Desert Plants Around Western Washington

Desert plants can be grown almost anywhere in western Washington, even in very rainy places. In the areas of highest precipitation, however, one's choices will be more restricted. Here are some examples of plants I have seen growing around the area.

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Agave americana at Jungle Fever Exotics, Ruston, with Grevillea victoriae at right. This plant was here prior to the freeze of December 1998, in which the temperature fell to about 12°F here. This plant was heavily damaged but has recovered well.

Agave americana 'Marginata' at Jungle Fever Exotics.

In this splendid example of desert plants being used in a parking strip between the sidewalk and the road, Agave parryi is combined with other cacti and succulents in a well drained raised bed at Jungle Fever Exotics. These were salvaged from an established garden in suburban Pierce County, where they grew for many years but were no longer desired by the owner. Some of the other plants visible in the photo are Hesperaloe funifera, Aloe ecklonis, Trachycarpus fortunei and a Puya species.

Another shot of the above Agaves showing Hesperaloe and a variegated Yucca recurvifolia.

A long-established Dasylirion wheeleri at Jungle Fever Exotics.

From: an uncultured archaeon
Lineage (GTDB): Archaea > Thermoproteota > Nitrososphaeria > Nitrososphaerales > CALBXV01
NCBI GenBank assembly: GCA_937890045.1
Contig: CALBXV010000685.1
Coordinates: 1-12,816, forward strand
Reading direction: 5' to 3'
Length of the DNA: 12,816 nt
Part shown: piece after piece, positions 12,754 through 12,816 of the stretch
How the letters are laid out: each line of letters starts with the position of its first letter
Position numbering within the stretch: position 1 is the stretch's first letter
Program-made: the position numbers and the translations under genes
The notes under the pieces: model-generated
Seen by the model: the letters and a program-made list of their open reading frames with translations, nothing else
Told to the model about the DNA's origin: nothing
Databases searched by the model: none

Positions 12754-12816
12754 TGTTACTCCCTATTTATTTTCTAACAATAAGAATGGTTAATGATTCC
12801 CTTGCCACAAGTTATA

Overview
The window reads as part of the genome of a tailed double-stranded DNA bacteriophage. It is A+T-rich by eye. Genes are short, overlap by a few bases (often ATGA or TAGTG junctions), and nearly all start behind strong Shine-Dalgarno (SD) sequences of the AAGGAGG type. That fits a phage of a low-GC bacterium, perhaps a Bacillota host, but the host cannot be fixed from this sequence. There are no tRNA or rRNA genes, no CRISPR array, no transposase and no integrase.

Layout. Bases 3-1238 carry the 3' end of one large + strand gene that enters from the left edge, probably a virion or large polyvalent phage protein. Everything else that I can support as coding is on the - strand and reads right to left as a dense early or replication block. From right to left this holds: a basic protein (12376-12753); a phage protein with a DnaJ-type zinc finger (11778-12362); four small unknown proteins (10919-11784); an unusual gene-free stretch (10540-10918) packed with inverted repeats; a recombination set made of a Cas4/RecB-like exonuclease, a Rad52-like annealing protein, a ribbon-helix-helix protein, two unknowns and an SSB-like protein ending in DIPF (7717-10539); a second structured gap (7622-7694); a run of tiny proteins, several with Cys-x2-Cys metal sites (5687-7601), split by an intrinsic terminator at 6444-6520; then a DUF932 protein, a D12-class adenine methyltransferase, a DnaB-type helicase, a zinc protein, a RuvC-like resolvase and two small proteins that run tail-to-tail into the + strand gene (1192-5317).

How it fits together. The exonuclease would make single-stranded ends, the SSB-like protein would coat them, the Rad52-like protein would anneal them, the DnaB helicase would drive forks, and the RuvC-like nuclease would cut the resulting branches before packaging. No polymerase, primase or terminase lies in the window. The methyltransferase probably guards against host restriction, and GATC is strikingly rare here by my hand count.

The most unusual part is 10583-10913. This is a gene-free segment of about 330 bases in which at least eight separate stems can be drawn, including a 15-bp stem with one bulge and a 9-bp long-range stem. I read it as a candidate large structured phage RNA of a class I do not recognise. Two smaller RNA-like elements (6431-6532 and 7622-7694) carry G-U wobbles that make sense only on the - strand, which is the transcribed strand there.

A closer view of the rigid leaves of Hesperaloe funifera.

Perhaps not strictly a desert plant, Manfreda 'Macho Mocha' is speculated to be a possible intergeneric hybrid between Manfreda and Agave.

Agave species with Opuntia polyacantha at Vashon Island Botanic Gardens, Vashon Island, Washington. I'm not exactly sure what Agave species that is, but it may be an A. protamericana form.

A young Yucca elata, Vashon Island Botanic Gardens.

Beschorneria species at Dig Nursery, Vashon Island, Washington.

Opuntia engelmanii also at Dig Nursery.

Yucca recurvifolia in Poulsbo. This plant is foolproof anywhere in Western Washington. This is not the best choice of a planting location, however, because of the proximity of the sharp leaf tips to the walk.

Opuntia species and a small Yucca brevifolia in a Bremerton garden. Unfortunately these plants are being overcome by weeds at the time of this photo.

A flawless Beschorneria species in a woodland garden in Kingston. Beschorneria seems to do best here with a little overhead protection and less than full exposure.

A very happy Opuntia engelmanii a mile or so west of Sequim. It has grown much larger since I took this photo in 2003. It produces many yellow flowers every year in June. The Sequim area, of course, is the driest place in western Washington, receiving a mere 16" of precipitation annually.

Opuntia phaecantha growing with lavender in a garden north of Sequim.

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